Opposition Members have much sympathy for what the right hon. Gentleman has said. We considered subscribing to the amendment, but did not do so because we felt that, although there was undoubtedly a need for review, it would be better done by an outside body. My right hon. Friend the Member for Hitchin and Harpenden suggested that it should be done by something like a deregulation body. However, we agree entirely with the underlying principle that the Bill should provide for a specific review. For that reason, I say openly that when the right hon. Gentleman presses the amendment to a vote—as I anticipate he will—the Opposition will support it.

It is important that such a provision be included in the Bill. There was considerable debate in another place about how the proposed authority will operate. Lord Cope of Berkeley raised a number of points, some of which I shall return to in the clause stand part debate. The right hon. Gentleman mentioned issues such as who will constitute a fit and proper person, training standards—he kindly said that he feels as I do, that skill standards should also be considered—whether the proposed authority will cover the right sectors of the industry, and whether the Bill's definitions are adequate. He made a particularly good point when he asked whether sufficient resources have been provided for inspections. He also expressed concern about tensions between legislation in different parts of the UK, and again I respectfully and entirely agree. In the light of the consequences of devolution, it is important to note that legislation in other parts of the UK might operate differently from that in England and Wales. We are particularly concerned about whether the structure of the proposed authority and the appeal system are adequate.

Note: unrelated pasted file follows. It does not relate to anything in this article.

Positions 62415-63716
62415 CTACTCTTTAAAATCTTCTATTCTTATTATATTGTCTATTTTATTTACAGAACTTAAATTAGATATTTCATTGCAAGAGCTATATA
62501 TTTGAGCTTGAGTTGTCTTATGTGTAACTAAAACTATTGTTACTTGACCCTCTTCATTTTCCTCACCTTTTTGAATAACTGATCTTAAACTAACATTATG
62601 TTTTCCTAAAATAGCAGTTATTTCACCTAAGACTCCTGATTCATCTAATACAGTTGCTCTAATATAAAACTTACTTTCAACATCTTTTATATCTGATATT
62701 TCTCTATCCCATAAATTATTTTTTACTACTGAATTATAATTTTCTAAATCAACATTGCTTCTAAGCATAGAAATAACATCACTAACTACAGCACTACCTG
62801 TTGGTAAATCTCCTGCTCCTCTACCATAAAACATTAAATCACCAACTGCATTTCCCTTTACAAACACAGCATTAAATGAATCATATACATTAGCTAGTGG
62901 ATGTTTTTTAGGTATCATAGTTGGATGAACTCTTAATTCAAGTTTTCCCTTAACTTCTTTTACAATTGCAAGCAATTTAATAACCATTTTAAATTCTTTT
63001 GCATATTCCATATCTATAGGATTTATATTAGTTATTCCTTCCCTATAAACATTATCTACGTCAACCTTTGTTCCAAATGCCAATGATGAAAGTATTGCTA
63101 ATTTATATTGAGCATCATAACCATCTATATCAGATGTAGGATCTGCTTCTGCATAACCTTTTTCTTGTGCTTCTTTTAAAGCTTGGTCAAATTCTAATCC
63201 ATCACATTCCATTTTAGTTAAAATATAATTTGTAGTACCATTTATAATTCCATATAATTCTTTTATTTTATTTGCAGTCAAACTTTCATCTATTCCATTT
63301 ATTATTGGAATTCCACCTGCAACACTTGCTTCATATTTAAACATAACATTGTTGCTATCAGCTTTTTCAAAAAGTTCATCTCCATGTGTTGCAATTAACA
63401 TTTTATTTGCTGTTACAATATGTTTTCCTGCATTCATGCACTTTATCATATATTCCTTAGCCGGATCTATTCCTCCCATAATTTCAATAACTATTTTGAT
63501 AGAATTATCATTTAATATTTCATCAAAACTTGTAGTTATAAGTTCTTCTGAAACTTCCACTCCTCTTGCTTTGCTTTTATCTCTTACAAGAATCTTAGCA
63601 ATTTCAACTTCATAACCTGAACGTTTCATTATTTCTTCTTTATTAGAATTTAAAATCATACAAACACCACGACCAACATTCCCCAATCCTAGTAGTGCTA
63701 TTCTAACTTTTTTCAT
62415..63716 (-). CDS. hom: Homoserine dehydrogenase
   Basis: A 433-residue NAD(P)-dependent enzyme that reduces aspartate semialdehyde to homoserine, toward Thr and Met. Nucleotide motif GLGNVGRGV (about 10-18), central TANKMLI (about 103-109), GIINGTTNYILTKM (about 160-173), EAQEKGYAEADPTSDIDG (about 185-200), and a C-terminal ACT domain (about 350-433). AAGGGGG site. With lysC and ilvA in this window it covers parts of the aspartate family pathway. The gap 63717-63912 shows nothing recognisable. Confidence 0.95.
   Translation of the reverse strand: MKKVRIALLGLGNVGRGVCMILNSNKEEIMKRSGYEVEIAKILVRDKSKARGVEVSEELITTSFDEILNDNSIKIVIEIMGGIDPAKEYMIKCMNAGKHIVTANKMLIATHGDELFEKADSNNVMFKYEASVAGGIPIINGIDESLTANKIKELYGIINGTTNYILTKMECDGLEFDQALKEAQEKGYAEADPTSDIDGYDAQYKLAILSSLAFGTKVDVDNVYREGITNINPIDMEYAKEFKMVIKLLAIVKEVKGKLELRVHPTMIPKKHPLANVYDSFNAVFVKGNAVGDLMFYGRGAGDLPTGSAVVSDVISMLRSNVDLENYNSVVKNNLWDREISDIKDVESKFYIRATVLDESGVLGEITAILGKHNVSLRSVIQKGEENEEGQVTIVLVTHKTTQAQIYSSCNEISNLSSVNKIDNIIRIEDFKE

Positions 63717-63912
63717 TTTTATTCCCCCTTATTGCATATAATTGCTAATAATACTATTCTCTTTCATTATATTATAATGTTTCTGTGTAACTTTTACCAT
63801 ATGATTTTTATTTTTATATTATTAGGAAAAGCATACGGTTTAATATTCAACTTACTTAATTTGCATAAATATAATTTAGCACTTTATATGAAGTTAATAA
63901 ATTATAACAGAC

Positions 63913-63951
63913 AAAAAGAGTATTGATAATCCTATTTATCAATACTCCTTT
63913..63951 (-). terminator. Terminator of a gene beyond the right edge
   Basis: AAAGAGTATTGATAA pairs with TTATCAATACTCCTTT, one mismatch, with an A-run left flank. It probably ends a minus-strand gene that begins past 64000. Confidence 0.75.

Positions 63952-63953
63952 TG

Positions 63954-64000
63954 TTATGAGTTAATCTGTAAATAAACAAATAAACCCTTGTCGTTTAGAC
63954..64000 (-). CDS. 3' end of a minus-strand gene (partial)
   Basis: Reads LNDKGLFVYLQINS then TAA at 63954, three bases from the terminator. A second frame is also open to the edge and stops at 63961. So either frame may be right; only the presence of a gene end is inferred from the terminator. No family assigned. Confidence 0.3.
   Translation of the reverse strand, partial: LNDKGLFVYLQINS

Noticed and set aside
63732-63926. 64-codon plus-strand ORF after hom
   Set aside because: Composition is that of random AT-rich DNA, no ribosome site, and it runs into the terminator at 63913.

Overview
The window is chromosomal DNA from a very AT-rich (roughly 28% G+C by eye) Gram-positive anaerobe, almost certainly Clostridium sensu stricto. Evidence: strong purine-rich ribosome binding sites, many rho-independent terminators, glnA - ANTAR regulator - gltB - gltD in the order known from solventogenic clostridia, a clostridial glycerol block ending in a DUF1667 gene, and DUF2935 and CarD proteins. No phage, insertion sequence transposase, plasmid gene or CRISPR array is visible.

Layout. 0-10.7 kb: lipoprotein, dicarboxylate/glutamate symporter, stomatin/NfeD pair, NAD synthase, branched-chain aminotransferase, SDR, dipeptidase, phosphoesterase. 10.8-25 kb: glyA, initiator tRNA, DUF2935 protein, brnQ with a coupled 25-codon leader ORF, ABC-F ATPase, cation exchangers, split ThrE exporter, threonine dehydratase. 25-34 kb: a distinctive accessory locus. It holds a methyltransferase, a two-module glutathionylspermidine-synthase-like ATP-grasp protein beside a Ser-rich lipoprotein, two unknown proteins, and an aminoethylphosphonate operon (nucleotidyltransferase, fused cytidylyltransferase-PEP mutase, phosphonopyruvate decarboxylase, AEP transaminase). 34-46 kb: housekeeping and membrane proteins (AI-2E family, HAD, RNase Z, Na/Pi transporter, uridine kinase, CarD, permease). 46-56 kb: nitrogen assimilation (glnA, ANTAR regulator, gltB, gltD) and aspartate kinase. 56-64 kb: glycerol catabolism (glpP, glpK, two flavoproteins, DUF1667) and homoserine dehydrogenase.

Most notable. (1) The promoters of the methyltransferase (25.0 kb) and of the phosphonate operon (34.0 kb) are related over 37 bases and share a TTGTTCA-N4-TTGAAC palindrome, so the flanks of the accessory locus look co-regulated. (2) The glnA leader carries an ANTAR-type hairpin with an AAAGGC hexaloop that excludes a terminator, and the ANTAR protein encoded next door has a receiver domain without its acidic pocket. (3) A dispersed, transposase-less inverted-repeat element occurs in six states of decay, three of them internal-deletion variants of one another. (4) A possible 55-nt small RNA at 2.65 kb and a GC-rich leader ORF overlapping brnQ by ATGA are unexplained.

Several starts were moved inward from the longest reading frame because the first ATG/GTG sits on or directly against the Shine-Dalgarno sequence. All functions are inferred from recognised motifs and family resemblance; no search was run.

I agree that a fundamental review would be helpful. The question is: who should carry it out? As my right hon. Friend the Member for Hitchin and Harpenden said, it could be carried out by a deregulation body. I was interested to hear the right hon. Member for Walsall, South say that the very last body that should examine a matter such as this is his Government's better regulation taskforce. That is a savage indictment from a senior Government Back Bencher.